Main        |      Studio and Live Gear|News|Contact
    Facebook  Twitter  Instagram 

Jimmy Page's Nov. 20, 1999 AOL Chat

AOLiveMC5: Welcome, Jimmy Page. It is a pleasure to welcome you this evening.

Jimmy Page: Good evening to the worldwide audience and the global village of the Internet.

Question: Jimmy, have you ever seen any of the Led Zeppelin tribute bands, and how do you feel about them?

Jimmy Page: No, I actually haven't. I haven't managed to see any of them. I did a while back in the '70s. I've heard about the tribute bands, but no, I haven't seen one. There's one called Cinnamon in Japan and Fred Zeppelin and all sorts of plays on words. If I walked into the audience, they would probably tear me to bits.

Question: Why do you feel the music of Led Zeppelin is so enduring?

Jimmy Page: Because I think at the time it was recorded, we didn't have the corporate pressure laid on us as we recorded each album. So because of that, we recorded the music that was coming out at that point and time relative to where we were at that point in time. After the first album, the second album was recorded on the road and had that live feel about it.

Then we had a break in time. With the first and second albums, we were working like crazy to establish what we had and the language in the confines of the USA. Then we had a rather short break, and I remember Robert and I went to a cottage in Wales and we were communicating every day, musically as well. We came out with acoustic numbers. Most people couldn't understand the mellower songs. These actually came into fruition, into being the third album. We made statements musically at that point and time. It was [a] far more open situation musically for bands, not just us, but for other bands too.

Question: When did you first realize that band's disparate influences had gelled into a distinctive, original sound?

Jimmy Page: From the very first album, because I had a concept of what I thought we should be doing, but as time went on and I got to learn the musicians more, it was easier to relate to everyone's personality within the music. To be honest with you, it was from the first album. For two or three weeks we were just doing dates on our own.

Question: Who are you currently working with?

Jimmy Page: I was working with Michael Lee at an earlier point, about summertime this year, just working some ideas for feature material, and that was to include Robert's input and his ideas. And after that, I was working with the Black Crows, and that was after the Net Aid event.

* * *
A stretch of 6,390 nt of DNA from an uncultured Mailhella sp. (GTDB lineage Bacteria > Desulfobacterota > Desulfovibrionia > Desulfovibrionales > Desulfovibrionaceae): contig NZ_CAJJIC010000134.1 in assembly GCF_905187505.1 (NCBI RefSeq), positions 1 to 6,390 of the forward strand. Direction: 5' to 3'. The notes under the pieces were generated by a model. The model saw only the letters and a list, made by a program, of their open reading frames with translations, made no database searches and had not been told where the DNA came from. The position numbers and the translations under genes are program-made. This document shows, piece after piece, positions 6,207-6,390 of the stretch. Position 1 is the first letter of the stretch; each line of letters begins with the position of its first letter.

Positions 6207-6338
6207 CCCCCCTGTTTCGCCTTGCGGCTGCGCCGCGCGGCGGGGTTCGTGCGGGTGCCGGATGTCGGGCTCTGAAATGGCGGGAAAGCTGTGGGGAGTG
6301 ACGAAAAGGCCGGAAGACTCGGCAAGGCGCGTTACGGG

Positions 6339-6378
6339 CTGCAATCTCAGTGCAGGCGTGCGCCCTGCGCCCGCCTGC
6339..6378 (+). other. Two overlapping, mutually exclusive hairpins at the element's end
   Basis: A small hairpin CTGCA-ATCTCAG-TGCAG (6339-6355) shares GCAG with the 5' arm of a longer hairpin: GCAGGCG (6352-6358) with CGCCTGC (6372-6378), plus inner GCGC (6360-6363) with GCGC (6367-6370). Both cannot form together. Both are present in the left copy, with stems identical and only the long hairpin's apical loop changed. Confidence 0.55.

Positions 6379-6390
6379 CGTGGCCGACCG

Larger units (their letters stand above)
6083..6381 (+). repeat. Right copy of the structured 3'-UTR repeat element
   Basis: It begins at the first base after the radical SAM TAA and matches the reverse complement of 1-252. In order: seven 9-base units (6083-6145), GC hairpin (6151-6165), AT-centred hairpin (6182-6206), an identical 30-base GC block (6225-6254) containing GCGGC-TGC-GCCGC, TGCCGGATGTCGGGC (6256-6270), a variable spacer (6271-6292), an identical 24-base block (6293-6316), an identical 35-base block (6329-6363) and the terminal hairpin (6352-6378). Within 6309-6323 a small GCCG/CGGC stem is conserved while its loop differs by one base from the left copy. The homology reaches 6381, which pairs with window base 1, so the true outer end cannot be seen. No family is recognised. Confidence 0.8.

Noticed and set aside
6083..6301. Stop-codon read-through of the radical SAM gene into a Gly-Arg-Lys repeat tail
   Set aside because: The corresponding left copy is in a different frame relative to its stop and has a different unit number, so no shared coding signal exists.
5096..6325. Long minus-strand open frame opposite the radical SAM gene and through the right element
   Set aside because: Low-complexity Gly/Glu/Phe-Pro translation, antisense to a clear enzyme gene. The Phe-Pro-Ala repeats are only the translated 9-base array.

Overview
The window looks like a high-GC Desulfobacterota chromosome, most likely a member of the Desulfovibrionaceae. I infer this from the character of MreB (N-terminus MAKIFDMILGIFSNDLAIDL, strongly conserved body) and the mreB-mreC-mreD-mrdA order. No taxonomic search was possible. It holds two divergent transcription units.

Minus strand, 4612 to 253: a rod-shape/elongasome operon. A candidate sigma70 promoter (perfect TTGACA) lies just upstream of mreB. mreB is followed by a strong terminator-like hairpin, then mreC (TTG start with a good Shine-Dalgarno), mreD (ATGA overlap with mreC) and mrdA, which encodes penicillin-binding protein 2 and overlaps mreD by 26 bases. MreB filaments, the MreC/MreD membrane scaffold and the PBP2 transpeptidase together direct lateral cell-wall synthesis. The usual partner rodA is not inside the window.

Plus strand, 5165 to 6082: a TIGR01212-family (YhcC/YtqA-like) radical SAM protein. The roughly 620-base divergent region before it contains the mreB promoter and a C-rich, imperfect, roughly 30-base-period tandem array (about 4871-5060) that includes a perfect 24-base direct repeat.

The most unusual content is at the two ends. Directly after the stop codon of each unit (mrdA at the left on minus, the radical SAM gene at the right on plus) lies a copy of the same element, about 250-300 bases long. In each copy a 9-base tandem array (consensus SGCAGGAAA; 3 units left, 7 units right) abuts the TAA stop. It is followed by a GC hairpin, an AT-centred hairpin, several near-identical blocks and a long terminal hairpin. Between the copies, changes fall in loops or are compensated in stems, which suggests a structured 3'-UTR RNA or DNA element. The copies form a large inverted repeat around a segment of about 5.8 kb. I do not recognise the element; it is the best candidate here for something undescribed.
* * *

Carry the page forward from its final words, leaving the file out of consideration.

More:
Question: Jimmy, what do you think of Beck's new release, "Midnight Vultures"? Would you consider working with him? Love, Theolyn.

Jimmy Page: Yeah, I would consider working with anybody who's got something serious to say within their music. Yeah, sure, I'd love to play with the American Beck and the English Beck too, which is different. I must say the American Beck is doing some very interesting work. His first album was amazing. He hasn't stopped titillating the imagination ever since.

Question: Who do you feel best captures the Zeppelin essence in today's rock music scene?

Jimmy Page: You see, we have to go back to when those albums were recorded. The fact that even on the market there was no record company pressure. Nobody took any notice and you could do what you were doing. We just went flying onwards and actually because of that, we had pretty bad reviews because people didn't know what we were doing. I'm not being complacent because we had a certain honesty and drive and that manifested itself at the end of the day.

Now as to whether the current bands... I think that probably... I must say that when I re-marketed what became the four-CD set for Led Zeppelin, I could see what a textbook it had become for bands. We all learned from previous sources, and I was so proud of what we laid down there. We made sure it was unrestricted environment. I like to feel that what we did musically has transpired across generations. I know it has, I have heard it. I am pleased it's been an inspiration for people.